Pete Wargent blogspot

Co-founder & CEO of AllenWargent property advisory, offices in Brisbane (Riverside) & Sydney (Martin Place) - clients include hedge funds, resi funds, & private investors.

4 x finance/investment author - 'Get a Financial Grip: a simple plan for financial freedom’ (2012) rated Top 10 finance books by Money Magazine & Dymocks.

"Unfortunately so much commentary is self-serving or sensationalist. Pete Wargent shines through with his clear, sober & dispassionate analysis of the housing market, which is so valuable. Pete drills into the facts & unlocks the details that others gloss over in their rush to get a headline. On housing Pete is a must read, must follow - he is one of the better property analysts in Australia" - Stephen Koukoulas, MD of Market Economics, former Senior Economics Adviser to Prime Minister Gillard.

"Pete Wargent is one of Australia's brightest financial minds - a must-follow for articulate, accurate & in-depth analysis." - David Scutt, Business Insider, leading Australian market analyst.

"I've been investing for over 40 years & read nearly every investment book ever written yet I still learned new concepts in his books. Pete Wargent is one of Australia's finest young financial commentators." - Michael Yardney, Australia's leading property expert, Amazon #1 best-selling author.

"The most knowledgeable person on Aussie real estate markets - Pete's work is great, loads of good data and charts, the most comprehensive analyst I follow in Australia. If you follow Australia, follow Pete Wargent" - Jonathan Tepper, Variant Perception, Global Macroeconomic Research, and author of the New York Times bestsellers 'End Game' and 'Code Red'.

"Pete's daily analysis is unputdownable" - Dr. Chris Caton, Chief Economist, BT Financial.

Invest in Sydney/Brisbane property markets, or for media/public speaking requests, email pete@allenwargent.com

Tuesday, 14 May 2013

What does today's budget deficit mean for Aussies?

Some interesting shortfalls coming to the fore in tonight's budget with large revenue write-downs totalling some $170 billion over five years.

The Mineral Resources Rent Tax (MRRT) saw a large portion of it written down from forward estimates (it hasn't been a success) and tax receipts saw a significant reduction on the forward estimates of some $60 billion.

This has been partly due to challenging global conditions and partly due to the punishingly high Australian dollar of recent times.

The good news is that the dollar has traded as low as 99.09 cents late today, which is as low as we have seen since June 2012.

The forecast budget deficit for 2013/14 is $19.4 billion, but the deficit is forecast to gradually decrease over the next couple of years before returning to a forecast surplus of $6.6 billion by 2016/17.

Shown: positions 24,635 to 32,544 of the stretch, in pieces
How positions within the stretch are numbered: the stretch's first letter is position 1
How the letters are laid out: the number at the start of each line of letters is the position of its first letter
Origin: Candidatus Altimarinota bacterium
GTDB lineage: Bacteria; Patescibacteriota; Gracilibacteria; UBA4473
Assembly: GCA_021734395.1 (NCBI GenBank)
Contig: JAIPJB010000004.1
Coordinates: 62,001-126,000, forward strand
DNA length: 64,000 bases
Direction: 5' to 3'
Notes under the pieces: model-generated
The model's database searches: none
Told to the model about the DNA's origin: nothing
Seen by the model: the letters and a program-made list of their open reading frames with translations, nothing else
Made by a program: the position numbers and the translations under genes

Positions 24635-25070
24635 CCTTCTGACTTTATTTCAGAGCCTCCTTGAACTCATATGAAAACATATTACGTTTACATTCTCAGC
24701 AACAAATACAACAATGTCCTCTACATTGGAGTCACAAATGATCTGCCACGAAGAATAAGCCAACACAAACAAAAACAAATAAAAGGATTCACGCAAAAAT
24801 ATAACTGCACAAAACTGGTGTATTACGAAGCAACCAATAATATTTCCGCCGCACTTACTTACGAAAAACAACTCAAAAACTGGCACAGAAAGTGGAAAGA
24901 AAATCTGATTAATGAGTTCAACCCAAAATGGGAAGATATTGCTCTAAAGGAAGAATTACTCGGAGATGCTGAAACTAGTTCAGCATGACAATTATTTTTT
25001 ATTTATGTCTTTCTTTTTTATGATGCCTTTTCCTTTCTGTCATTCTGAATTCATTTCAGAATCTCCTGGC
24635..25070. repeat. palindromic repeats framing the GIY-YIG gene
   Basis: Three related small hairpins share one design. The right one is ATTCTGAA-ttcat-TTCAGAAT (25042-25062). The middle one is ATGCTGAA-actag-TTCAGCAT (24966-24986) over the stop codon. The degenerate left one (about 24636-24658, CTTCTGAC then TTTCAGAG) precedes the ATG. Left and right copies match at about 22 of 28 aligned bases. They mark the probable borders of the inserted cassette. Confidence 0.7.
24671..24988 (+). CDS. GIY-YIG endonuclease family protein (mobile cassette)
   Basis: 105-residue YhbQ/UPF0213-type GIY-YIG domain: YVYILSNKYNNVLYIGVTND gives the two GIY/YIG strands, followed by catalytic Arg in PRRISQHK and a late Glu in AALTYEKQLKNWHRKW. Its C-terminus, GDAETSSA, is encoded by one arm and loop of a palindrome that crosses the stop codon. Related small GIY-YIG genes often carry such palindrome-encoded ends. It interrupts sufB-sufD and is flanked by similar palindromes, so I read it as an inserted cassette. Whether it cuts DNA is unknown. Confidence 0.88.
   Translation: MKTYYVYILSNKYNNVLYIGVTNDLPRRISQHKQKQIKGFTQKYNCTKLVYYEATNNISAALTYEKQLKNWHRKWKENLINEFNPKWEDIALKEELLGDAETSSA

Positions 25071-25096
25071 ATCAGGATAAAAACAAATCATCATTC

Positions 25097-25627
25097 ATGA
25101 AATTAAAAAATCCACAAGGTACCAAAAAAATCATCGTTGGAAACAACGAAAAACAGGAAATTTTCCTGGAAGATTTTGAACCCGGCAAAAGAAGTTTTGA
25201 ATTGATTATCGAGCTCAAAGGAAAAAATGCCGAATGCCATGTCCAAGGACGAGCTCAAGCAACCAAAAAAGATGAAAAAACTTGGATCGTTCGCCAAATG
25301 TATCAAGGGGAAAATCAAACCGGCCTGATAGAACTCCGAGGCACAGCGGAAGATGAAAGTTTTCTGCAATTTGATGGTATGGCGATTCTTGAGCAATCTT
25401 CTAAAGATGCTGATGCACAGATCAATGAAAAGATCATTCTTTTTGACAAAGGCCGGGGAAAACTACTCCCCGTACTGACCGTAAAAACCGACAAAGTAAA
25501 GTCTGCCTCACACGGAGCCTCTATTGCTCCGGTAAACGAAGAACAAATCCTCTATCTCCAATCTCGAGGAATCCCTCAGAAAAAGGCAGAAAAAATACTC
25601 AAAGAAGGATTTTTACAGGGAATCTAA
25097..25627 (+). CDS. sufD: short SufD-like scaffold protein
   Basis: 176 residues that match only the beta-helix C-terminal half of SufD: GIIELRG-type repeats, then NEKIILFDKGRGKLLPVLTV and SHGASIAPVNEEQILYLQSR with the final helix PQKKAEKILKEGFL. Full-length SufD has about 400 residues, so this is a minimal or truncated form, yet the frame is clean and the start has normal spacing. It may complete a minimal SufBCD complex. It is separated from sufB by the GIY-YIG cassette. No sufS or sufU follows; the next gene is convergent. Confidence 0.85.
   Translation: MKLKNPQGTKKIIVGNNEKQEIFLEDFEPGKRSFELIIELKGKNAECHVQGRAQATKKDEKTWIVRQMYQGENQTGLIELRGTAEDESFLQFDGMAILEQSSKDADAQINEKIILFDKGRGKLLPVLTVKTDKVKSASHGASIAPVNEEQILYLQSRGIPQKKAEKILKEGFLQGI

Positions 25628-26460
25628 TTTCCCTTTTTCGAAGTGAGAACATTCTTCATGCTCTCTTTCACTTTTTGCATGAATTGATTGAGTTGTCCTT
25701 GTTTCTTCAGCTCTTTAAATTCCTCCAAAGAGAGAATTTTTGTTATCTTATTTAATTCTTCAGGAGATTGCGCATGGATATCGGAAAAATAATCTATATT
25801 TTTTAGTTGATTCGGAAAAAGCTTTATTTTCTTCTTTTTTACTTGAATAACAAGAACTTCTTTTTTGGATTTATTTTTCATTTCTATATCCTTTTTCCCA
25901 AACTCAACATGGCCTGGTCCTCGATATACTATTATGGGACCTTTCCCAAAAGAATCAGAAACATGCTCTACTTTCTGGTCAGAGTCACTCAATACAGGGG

Contrary to what you might read in some parts, Australia's net government debt is relatively moderate as measured as against GDP - the level of net debt is forecast to peak at 11.4% of GDP in 2014/15. 

This is very low as measured against the group member nations of the major industrialised set, collectively known as the G7 (the US, United Kingdom, France, Germany, Italy, Canada and Japan), where net debt levels tend to be significantly higher.


Winners and losers

Who will the winners and loser from the budget be? Well, it won't be a good time to be a smoker (when is it ever these days, though?) with the price of a packet of smokes set to increase by a fair few cents as usual.

There didn't seem to be much in the way of compensation for the impacts of the Carbon Tax, a suggestion which had been mooted earlier in the piece.

Parents-to-be are set to miss out on the baby bonus as that is to be scrapped.

But it's a better time ahead for some others.

The budget offers support for disability care, school funding and a number of major infrastructure projects will see significant government spending in a bid to continue to stimulate construction activity. There will be new support for child abuse and cancer care, while farmers in hardship are set to receive assistance too.

Realistically, though, Labor is playing something of a "long game" here. Absent something dramatic occurring, the election is looking to be a big ask with the opinion polls very much against the party at this stage.

Personal finances

From a wider personal finance perspective middle-income families look set to lose out on some benefits going forward as the Government tightens its belt a little.

As I've alluded to here before, the foreseeable road ahead looks to be one of record low interest rates and there will be little in the way of rewards for savers.

But there is some better news.

Certain stocks such as the major banks are paying fully franked dividends which comfortably outstrip the saving rates on offer with inflation also remaining benign over recent months. And don't forget that dividends    can come with tax credits attached too.

Of course, some will say: "share prices might fall."

This is forever and always true but the focus of share investing should be on the ongoing sustainability of dividend income over the longer term not only a morbid fixation with stock price valuations.

Meanwhile, each set of lending finance data is beginning to rip upwards which suggests that certain property types in prime city suburb locations will see appreciably higher dwelling prices in the lead up to the 2013 election in September.